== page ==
Volume 67, Issue 2
  • ISSN: 0002-9637
  • E-ISSN: 1476-1645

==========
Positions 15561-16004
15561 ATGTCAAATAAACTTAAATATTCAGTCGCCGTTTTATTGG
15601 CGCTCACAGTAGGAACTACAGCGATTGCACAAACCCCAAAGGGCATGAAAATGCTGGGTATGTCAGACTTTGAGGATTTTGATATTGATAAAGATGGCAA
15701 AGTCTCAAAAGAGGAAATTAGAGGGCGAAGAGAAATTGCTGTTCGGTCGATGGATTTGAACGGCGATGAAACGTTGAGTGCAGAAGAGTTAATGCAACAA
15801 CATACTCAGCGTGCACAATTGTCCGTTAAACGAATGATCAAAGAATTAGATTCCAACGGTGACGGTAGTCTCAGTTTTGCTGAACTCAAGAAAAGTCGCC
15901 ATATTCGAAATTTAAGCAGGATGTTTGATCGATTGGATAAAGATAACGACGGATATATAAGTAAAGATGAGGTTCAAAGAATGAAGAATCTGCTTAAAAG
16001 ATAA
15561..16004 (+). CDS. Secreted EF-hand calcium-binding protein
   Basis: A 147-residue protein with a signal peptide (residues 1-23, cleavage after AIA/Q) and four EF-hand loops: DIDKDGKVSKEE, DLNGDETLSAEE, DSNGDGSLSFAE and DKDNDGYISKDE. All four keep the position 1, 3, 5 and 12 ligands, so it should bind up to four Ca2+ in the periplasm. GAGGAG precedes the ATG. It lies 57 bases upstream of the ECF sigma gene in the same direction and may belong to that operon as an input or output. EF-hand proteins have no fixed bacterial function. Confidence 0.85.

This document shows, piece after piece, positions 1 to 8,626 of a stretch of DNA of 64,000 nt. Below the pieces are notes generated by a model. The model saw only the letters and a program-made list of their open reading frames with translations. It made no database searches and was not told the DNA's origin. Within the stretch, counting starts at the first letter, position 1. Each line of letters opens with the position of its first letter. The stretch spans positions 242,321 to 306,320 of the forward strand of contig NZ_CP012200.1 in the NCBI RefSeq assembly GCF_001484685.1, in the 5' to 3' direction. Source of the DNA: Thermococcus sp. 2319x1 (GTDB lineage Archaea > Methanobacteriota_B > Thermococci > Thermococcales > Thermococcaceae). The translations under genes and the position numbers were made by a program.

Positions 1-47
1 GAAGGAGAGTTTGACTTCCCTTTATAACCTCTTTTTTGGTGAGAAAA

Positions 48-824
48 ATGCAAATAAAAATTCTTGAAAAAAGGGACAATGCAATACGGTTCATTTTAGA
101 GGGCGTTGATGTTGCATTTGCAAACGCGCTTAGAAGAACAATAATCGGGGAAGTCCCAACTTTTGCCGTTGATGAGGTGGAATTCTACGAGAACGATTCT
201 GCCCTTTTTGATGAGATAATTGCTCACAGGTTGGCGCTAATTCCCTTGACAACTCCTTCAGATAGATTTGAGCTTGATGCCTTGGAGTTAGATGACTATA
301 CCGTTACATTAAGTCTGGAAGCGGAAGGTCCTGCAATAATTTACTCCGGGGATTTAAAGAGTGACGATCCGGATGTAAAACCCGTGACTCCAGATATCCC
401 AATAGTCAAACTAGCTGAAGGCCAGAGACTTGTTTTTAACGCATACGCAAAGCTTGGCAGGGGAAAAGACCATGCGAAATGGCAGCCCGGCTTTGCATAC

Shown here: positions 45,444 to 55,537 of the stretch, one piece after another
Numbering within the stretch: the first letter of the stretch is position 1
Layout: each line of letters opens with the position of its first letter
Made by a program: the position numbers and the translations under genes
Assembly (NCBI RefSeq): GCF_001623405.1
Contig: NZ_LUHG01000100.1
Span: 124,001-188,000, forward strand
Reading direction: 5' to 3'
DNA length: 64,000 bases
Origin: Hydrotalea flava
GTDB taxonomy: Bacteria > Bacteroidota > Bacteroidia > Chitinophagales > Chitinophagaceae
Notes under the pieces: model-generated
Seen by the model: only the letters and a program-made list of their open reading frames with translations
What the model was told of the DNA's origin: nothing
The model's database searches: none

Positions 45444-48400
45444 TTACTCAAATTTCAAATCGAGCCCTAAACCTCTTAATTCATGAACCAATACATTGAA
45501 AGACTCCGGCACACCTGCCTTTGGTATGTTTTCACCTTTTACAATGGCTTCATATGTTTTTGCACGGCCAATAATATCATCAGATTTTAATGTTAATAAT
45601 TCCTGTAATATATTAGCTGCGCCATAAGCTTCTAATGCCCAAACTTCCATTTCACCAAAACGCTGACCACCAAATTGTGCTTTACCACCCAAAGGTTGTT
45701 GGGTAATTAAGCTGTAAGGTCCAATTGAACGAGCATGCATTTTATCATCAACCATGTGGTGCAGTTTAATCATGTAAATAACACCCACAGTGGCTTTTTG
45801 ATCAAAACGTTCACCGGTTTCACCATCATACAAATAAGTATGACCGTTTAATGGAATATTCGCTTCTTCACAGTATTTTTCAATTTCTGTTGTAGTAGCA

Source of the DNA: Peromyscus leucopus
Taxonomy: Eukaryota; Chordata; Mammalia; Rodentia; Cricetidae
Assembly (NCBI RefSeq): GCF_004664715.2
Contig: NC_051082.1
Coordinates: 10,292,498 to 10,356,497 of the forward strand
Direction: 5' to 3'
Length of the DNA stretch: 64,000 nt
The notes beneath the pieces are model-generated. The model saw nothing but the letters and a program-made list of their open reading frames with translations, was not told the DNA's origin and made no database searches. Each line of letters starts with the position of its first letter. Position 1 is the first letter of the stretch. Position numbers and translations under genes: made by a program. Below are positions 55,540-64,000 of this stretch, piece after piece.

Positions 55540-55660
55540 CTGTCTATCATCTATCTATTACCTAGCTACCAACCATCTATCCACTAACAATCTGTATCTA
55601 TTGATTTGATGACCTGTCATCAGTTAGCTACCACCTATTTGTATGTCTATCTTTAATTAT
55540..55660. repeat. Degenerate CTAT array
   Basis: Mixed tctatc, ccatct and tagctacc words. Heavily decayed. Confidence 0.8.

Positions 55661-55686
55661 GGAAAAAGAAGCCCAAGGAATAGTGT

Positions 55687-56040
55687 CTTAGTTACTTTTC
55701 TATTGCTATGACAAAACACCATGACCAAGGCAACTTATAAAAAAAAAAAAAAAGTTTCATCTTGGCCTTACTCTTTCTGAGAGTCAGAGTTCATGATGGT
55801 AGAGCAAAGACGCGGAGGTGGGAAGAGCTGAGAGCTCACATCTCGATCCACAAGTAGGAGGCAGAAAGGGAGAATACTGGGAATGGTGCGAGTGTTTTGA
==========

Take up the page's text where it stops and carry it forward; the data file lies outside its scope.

The epidemiology of Helicobacter pylori infection and risk factors associated with its transmission are not well understood. Kazakhstan is country with two ethnic groups, Asian (Kazakhs) and Western (Russians), living under similar socioeconomic conditions. The aim of this study was to examine the seroepidemiologic pattern of H. pylori and hepatitis A among the same individuals from both ethnic groups, with emphasis on water source and household sanitation practices. This was a cross-sectional seroepidemiologic study conducted among unrelated healthy individuals in Kazakhstan. From May through August 1999, individuals between the ages of 10 and 60 years from Almaty, Kazakhstan, were invited to participate. Demographic information, socioeconomic factors, living conditions, and various aspects of the local household environment including access to water were collected. A clean water index (CWI) was created based on combined factors, consistency of boiling water before drinking, frequency of storing and reusing water, and frequency of bathing and showering. H. pylori and hepatitis A antibodies were assessed by enzyme-linked immunosorbent assay. Two hundred eighty-eight individuals between the ages of 10 and 60 years participated. The prevalence of H. pylori infection was almost identical among the two ethnic groups (Russians 79% and Kazakhs 80%). H. pylori infection was inversely correlated with the CWI (i.e., 56%, 79%, and 95% for high, middle, and low, respectively (P < .05). Drinking river water had highest risk of H. pylori infection (OR = 13.6, 95% CI = 1.8-102.4; P < .01, compared with tap water). Crowding showed no significant effect on H. pylori prevalence. Anti-HAV antibodies were found in 86% of the population, 90% among the Russians versus 82% among the Kazakhs (OR = 1.8, 95% CI = 1.1-3.8, P = .05). Although the two infections were highly correlated (P < .001), antibody to both infections were present simultaneously in only 74%. The prevalence of H. pylori infection in Kazakhstan is very high. The data suggest that transmission of H. pylori can be water borne, related to poor sanitary practices, or both. The high prevalence of antibodies to H. pylori and HAV among this population is a marker for poor sanitation and hygienic practices. Reducing the rate of H. pylori transmission will require improvements in overall sanitation including clean water, waste disposal, as well as in household hygienic practices.


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